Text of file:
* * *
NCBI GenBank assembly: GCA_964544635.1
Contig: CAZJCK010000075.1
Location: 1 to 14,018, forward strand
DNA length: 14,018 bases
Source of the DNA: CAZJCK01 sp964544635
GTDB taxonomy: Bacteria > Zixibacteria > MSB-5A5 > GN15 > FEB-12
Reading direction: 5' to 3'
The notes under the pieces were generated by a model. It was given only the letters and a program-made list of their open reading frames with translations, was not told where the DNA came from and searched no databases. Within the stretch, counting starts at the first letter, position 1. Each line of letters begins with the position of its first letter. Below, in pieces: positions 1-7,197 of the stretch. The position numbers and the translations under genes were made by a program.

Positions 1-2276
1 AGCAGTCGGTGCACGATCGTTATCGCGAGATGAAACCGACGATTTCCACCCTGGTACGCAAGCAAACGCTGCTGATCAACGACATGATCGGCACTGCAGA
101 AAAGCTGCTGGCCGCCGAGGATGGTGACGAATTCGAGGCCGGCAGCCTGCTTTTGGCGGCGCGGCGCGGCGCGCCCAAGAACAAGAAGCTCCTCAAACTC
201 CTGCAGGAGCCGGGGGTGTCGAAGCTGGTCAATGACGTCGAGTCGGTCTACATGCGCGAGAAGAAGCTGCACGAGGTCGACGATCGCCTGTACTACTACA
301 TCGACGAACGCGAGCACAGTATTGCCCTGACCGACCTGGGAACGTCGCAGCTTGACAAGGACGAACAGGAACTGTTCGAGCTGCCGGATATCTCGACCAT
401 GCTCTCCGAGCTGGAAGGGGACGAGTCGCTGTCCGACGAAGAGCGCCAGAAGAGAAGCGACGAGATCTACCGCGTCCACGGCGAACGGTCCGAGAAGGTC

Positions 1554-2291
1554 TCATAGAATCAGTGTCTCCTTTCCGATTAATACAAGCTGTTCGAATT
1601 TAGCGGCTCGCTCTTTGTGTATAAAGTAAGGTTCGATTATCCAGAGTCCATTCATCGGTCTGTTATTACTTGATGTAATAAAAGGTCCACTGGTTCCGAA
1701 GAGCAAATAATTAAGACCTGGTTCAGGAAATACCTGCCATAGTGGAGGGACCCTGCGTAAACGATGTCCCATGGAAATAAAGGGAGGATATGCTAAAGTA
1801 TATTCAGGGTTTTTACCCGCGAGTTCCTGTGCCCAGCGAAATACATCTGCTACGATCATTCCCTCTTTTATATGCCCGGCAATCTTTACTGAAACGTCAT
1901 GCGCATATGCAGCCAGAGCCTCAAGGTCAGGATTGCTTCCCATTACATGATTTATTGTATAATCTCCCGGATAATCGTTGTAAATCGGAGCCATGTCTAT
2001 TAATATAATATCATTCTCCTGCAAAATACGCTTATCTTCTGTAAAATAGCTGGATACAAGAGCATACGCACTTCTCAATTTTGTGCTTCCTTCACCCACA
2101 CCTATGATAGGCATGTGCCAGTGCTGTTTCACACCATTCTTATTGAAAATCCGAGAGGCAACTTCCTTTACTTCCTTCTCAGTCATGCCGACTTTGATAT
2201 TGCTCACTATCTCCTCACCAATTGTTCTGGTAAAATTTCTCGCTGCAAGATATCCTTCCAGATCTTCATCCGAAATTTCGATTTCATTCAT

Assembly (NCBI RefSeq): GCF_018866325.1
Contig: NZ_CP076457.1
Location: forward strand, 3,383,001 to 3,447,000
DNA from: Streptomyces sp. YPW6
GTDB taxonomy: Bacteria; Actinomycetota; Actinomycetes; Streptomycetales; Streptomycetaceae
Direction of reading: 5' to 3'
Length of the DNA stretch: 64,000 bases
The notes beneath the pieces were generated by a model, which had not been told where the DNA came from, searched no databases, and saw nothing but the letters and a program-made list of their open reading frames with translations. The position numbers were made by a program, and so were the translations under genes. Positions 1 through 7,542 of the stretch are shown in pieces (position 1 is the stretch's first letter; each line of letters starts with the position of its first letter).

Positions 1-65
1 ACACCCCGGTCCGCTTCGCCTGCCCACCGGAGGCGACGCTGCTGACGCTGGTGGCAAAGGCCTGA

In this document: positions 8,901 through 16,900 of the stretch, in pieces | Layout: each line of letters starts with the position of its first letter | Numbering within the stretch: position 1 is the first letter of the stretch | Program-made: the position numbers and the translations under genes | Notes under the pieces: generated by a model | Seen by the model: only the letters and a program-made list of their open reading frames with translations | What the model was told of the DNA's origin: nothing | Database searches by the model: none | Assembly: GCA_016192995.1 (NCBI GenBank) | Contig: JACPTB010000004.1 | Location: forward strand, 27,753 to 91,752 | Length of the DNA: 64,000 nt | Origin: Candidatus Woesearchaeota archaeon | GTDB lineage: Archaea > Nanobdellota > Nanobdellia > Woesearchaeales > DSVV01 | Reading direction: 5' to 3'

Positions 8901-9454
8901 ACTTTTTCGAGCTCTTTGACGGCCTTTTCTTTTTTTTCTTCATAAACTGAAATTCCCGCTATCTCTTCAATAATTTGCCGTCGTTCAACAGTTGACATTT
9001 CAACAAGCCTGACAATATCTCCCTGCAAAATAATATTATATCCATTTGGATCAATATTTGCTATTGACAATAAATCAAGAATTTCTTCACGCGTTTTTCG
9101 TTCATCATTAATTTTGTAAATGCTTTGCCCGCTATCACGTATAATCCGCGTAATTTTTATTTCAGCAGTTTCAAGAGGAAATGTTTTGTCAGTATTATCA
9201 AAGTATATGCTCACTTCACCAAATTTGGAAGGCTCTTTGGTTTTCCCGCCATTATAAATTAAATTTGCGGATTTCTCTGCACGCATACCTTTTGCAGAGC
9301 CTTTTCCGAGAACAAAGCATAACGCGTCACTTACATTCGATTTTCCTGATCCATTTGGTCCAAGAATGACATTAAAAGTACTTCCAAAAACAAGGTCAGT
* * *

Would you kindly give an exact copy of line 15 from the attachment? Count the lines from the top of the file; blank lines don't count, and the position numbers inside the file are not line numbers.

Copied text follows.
Positions 1554-2291